Postfix as outbound relay(s)

and masquerading internal hosts


Note the difference between a relay and an MSA. We’re considering that the first one can still listen on port 25/tcp (with STARTTLS enforced) while the latter would only listen on 465/tcp (SSL-only). The following guide is for setting up a relay, not an SASL submission agent.


We need it to be able to talk outbound on the public network to other MXes. And those eventually do check if we have a valid IPREV. You absolutely need to make sure that you’ve got a public A and PTR according to $myhostname.


See Install Postfix for many details, otherwise on Ubuntu, it’s as simple as

apt install postfix bsd-mailx


mv -i /etc/postfix/ /etc/postfix/
grep -vE '^#|^$' /etc/postfix/ > /etc/postfix/
vi /etc/postfix/

myhostname myorigin and mydestination are already defined alright

smtpd_banner = $myhostname ESMTP

mynetworks =,

in case this is a host with both public and internal interfaces, and you want to listen only internally

#not CIDR but rather binding to an interface
inet_interfaces =, x.x.x.x
#mynetworks_style = subnet

and thereafter, check that you are listening on the internal interface only

netstat -lntup

netstat -an -f inet

in case it’s not already enabled by default, listen on port 25/tcp w/ or w/o chroot

mv -i /etc/postfix/ /etc/postfix/
    grep -vE '^#|^$' /etc/postfix/ > /etc/postfix/
vi /etc/postfix/

smtp      inet  n       -       y       -       -       smtpd 
#smtp      inet  n       -       n       -       -       smtpd 


as a client

More hardening is welcome for validating remote MXen – eventually enforce outbound STARTTLS SMTP. You’re good already with your self-signed certificate as for client side.

If that’s enough for you and don’t have the snakeoil certificate available, here’s a one-liner to generate a self-signed one

cd /etc/ssl/
#cd /etc/openssl/
openssl req -x509 -newkey rsa:2048 -out selfsign.crt -keyout selfsign.key -nodes -sha256 -days 9999

vi /etc/postfix/

smtpd_tls_cert_file = /etc/ssl/selfsign.crt
smtpd_tls_key_file = /etc/ssl/selfsign.key

as a server

You might want to secure your internal network against SMTP/STARTTLS interception also. Eventually enforce inbound STARTTLS also, and setup a valid certificate for that matter.


This changes the scenario of simple relaying altogether. In this situation, you might have to actually receive mail bounces also, which makes you an actual MX (even w/o a dedicated DNS record), not just a relay. Hence you need not only to be IPREV, but not only $myhostname needs to resolve on the public network. You also need to take care of $myorigin and mydestination.

We need an origin and destination to make mail bounces end-up somewhere while avoiding loops.

vi /etc/postfix/

smtpd_banner = relay for internal hosts
myhostname =
mydomain =
myorigin =
mydestination =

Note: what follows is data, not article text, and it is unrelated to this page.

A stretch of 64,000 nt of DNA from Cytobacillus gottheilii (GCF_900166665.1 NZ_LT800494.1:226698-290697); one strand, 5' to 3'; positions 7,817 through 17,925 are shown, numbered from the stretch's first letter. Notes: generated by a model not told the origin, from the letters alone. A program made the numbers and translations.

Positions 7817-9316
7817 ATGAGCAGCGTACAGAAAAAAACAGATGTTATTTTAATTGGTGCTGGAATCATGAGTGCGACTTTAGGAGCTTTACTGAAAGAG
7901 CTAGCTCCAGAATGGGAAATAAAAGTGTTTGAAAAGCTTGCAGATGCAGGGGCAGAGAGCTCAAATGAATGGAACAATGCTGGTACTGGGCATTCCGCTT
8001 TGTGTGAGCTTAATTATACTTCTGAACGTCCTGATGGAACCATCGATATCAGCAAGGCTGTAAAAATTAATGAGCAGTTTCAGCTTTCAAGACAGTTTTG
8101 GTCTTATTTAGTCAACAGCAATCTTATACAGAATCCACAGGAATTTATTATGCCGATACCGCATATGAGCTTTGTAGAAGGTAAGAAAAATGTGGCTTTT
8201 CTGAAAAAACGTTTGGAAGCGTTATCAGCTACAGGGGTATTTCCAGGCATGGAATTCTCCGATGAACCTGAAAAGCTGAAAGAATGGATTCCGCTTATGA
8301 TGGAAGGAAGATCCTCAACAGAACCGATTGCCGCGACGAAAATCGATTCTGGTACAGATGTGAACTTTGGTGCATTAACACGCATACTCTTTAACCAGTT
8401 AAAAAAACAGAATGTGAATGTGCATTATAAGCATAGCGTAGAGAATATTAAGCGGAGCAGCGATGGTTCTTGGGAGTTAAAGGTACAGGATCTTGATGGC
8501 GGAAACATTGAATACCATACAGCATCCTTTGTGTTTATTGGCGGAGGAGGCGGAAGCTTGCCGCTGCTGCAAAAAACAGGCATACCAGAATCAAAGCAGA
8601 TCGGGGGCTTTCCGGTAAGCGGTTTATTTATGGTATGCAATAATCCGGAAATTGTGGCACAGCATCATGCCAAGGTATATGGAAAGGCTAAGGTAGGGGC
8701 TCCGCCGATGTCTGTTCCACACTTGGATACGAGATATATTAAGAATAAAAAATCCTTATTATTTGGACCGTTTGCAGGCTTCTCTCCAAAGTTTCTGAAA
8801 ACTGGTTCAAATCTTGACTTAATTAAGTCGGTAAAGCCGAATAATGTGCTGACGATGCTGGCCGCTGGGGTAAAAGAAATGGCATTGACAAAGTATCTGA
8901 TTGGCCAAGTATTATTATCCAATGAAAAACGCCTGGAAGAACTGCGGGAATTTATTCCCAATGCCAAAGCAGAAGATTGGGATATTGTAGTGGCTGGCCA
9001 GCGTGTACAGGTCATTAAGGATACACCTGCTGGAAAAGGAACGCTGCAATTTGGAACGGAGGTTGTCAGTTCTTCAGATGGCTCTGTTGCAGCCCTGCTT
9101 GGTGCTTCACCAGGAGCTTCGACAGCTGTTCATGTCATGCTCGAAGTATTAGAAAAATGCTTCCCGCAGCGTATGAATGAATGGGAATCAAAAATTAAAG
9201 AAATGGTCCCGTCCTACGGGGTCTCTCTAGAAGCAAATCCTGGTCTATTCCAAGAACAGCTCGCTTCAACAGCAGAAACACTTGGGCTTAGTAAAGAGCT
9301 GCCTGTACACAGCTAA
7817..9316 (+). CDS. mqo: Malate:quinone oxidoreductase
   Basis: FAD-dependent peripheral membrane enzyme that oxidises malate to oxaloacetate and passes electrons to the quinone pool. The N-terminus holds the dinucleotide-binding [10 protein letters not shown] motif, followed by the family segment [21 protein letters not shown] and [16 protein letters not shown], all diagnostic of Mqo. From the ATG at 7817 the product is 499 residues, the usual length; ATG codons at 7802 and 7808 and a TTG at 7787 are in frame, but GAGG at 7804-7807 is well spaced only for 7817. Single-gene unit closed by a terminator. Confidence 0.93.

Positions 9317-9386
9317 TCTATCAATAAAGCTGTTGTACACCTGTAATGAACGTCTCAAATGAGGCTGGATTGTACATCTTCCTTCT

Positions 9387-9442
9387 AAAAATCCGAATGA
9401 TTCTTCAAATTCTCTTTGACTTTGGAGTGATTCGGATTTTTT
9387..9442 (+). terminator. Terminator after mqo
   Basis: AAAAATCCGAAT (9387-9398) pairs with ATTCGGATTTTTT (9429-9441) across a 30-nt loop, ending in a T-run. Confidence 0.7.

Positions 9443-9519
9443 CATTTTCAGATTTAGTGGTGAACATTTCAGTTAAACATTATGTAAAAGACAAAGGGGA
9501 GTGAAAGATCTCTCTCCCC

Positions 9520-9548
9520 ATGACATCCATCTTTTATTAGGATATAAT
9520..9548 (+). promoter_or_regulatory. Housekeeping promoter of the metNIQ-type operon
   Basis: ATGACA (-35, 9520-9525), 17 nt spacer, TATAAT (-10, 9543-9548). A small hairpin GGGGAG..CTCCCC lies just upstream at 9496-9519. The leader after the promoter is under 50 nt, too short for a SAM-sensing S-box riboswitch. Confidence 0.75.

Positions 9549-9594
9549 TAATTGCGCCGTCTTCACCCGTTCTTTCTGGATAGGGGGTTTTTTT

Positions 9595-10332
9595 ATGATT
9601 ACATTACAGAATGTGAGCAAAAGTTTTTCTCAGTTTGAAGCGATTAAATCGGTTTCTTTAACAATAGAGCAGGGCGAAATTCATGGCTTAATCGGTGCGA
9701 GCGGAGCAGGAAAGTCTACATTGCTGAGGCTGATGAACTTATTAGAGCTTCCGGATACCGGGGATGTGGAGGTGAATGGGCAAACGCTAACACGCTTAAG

and do something like NAT for Sender addresses (Return-path)

masquerade_domains =
sender_canonical_classes = envelope_sender, header_sender
sender_canonical_maps = regexp:/etc/postfix/sender_canonical.regexp
#recipient_canonical_maps = hash:/etc/postfix/recipient_canonical

Dymanical for any internal host and domain (Received headers and data fields will still let you know which server originally sent the message)

vi /etc/postfix/sender_canonical.regexp


Note this has a mild security implication - any internal host, be it mallory, may use that relay and the return path will be yours.


Even in the case of masquerading, where we might receive mail bounces, we however don’t really want to host any messages locally. Check your mail aliases and apply

    vi /etc/aliases

    #vi /etc/mail/aliases



Ubuntu (deals with chroot on its own)

postfix check
systemctl restart postfix

anywhere else

postfix check
service postfix restart


mv /etc/postfix/transport /etc/postfix/transport.dist
vi /etc/postfix/transport       relay:[]:25

postmap /etc/postfix/transport
vi /etc/postfix/

transport_maps = hash:/etc/postfix/transport

postfix check
postfix reload


Send messages from hosts on your LAN or from your MUA

date | mail -s `hostname` root

and meanwhile check the logs on all the hosts on the way - source, relay, and eventually destination

tail -F /var/log/maillog
#tail -F /var/log/mail.log


Bind Postfix Mail Server To Localhost or Specific IP Address Only

Postfix Address Rewriting –> Address masquerading

Postfix masquerading or changing outgoing SMTP email or mail address

canonical - format of Postfix canonical table

Rewriting Addresses

How to masquerade domains in Postfix

Forcing the from address when postfix relays over smtp

Blog: How to rewrite outgoing address in Postfix

Address rewriting when mail is received

How To Install and Configure Postfix as a Send-Only SMTP Server on Debian 9


regexp_table - format of Postfix regular expression tables

postfix smtp_generic_maps with regular expression

postfix sender address rewriting

relayhost pools

Use Postfix Transport Map and Relayhost Map For Flexible Email Delivery


w/ generic maps –or–

vi /etc/postfix/

smtp_generic_maps = hash:/etc/postfix/generic

vi /etc/postfix/generic


postmap /etc/postfix/generic
ls -lF /etc/postfix/generic.db

w/ canonical maps –or–

vi /etc/postfix/

canonical_maps = hash:/etc/postfix/canonical

vi /etc/postfix/canonical


postmap /etc/postfix/canonical
ls -lF /etc/postfix/canonical.db